Dental implants represent state of the art, standard of care in tooth replacement therapy, making it possible to store the mouth as closely as possible to its natural state and eliminating the need to cut down adjacent teeth for bridgework.
Replacing Missing Teeth With Dental Implants
Dental Implants have enhanced the quality of life for countless people throughout the world, improving overall health and well being and restoring the confidence that comes from a natural smile and appearance.
Dental implants are substitute tooth roots. They replace natural tooth roots in areas of the mouth where teeth are missing. When failing teeth are still present, dental implants can often be placed at the very same time as tooth extraction. Implants can replace single teeth, multiple teeth, and/or support full-arch restorations, allowing patients the fit, feel, and function of natural teeth, without the inconvenience or discomfort of removable partials.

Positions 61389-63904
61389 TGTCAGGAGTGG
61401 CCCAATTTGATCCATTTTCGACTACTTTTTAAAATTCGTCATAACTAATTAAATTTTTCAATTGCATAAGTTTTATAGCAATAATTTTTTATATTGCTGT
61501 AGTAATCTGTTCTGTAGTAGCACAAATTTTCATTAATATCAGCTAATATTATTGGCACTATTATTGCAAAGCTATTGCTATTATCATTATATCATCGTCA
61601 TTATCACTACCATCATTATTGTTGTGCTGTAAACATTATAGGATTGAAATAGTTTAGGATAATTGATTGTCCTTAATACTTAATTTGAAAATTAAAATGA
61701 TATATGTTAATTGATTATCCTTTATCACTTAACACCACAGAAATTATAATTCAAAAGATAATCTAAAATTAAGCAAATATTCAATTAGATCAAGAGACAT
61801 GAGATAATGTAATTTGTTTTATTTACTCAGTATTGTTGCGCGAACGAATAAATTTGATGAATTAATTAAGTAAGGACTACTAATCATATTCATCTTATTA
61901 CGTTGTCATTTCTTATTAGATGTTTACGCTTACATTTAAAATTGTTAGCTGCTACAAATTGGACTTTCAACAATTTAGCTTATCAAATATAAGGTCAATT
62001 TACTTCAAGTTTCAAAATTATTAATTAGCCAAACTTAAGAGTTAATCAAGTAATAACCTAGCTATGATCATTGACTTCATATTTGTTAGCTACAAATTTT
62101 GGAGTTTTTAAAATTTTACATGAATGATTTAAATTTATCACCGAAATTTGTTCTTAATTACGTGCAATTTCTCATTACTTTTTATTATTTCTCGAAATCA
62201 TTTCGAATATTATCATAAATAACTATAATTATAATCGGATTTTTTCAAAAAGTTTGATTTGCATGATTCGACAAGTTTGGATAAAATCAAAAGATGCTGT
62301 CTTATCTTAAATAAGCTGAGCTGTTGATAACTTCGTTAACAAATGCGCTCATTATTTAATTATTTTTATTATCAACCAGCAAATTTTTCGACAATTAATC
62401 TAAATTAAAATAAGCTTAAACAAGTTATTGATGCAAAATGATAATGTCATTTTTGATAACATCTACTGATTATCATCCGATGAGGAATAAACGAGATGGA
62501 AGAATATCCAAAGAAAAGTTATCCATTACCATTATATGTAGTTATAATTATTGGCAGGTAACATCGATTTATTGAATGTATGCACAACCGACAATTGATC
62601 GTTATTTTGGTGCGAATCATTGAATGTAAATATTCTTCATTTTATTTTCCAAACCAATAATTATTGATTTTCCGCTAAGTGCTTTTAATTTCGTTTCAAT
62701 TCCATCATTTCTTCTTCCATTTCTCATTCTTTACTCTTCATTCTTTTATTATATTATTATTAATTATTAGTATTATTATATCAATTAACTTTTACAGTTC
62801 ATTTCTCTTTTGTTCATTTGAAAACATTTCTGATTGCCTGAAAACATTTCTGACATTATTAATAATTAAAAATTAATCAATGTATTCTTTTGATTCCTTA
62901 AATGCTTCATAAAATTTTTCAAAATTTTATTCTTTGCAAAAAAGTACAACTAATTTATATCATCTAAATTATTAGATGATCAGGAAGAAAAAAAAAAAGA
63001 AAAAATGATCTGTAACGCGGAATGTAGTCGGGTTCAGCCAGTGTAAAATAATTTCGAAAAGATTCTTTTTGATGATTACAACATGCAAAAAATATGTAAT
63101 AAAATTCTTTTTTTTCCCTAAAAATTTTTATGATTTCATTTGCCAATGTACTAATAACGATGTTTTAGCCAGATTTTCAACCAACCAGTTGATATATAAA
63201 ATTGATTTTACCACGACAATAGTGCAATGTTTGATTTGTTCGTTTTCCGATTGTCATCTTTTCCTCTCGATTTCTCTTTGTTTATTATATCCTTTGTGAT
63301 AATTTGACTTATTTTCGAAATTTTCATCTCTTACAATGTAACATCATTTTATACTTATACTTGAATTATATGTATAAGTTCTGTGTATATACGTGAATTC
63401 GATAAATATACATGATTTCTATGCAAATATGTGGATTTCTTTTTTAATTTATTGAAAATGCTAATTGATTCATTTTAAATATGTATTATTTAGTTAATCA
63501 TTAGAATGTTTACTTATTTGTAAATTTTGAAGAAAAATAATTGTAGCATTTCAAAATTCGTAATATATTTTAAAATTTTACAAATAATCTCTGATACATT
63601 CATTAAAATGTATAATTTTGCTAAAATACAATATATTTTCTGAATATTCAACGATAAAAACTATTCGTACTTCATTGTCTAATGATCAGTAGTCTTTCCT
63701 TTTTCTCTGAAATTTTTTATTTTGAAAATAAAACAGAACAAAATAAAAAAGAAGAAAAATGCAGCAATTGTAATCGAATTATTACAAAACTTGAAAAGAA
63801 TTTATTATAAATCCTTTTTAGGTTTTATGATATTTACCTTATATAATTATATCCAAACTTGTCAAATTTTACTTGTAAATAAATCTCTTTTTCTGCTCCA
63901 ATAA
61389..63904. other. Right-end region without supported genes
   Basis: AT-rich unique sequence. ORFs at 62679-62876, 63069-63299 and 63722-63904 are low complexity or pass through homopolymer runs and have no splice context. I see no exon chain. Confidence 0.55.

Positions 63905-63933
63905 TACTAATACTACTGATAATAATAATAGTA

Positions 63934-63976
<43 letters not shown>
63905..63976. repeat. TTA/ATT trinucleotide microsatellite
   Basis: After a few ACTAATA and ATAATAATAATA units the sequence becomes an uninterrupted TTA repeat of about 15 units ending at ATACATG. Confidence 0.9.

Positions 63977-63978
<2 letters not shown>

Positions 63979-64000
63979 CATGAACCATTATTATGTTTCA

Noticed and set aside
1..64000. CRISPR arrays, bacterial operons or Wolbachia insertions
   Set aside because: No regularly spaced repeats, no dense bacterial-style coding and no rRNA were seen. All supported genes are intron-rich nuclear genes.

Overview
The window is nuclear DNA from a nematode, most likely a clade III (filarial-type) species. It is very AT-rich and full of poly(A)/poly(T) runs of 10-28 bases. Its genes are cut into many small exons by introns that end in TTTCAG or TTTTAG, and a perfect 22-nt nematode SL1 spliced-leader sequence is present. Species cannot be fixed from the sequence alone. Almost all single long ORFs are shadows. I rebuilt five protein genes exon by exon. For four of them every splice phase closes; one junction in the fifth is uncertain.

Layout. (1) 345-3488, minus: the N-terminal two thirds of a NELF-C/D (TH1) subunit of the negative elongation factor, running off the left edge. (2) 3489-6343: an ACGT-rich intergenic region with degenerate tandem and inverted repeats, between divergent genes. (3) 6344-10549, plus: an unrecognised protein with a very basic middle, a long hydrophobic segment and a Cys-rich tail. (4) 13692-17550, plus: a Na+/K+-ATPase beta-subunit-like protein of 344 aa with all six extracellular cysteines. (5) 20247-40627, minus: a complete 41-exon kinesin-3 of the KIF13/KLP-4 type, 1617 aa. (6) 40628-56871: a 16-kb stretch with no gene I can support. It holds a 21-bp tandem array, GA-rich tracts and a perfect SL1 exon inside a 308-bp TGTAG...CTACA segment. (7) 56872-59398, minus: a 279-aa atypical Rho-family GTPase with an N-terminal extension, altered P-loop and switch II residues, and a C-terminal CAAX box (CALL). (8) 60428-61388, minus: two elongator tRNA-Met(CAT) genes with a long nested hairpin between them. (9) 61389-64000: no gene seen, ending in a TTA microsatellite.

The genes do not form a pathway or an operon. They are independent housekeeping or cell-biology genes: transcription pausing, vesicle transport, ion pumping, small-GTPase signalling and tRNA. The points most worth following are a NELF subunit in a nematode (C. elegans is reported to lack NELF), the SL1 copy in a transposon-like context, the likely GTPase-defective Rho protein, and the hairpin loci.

Implants also play an important role in maintaining dental health. When teeth are missing, the bone that previously supported those teeth melts away, or deteriorates. This process is called bone resorption.
The impact of deteriorating bone from complete tooth loss includes collapsed facial profiles, lost lip support, increased wrinkles around the mouth and the appearance of a pointed nose and chin that are too close together.
Replacing missing teeth with dental implants stops further bone loss and serves to preserve bone, maintaining the integrity of the facial structure and providing a solid foundation for biting and chewing.
Replacing missing teeth with dental implants is a straightforward process involving teamwork between the surgeon who treatment plans and places the implant or implants, and the restorative dentist who fabricates the crown and bridge work supported by the dental implant(s). The implant is placed by the surgeon, a healing period ensues during which time the bone around the implant bonds to the implant, and a crown is then placed by the restorative doctor.
Timing from start to finish varies from patient to patient, but typically involves six to twelve weeks.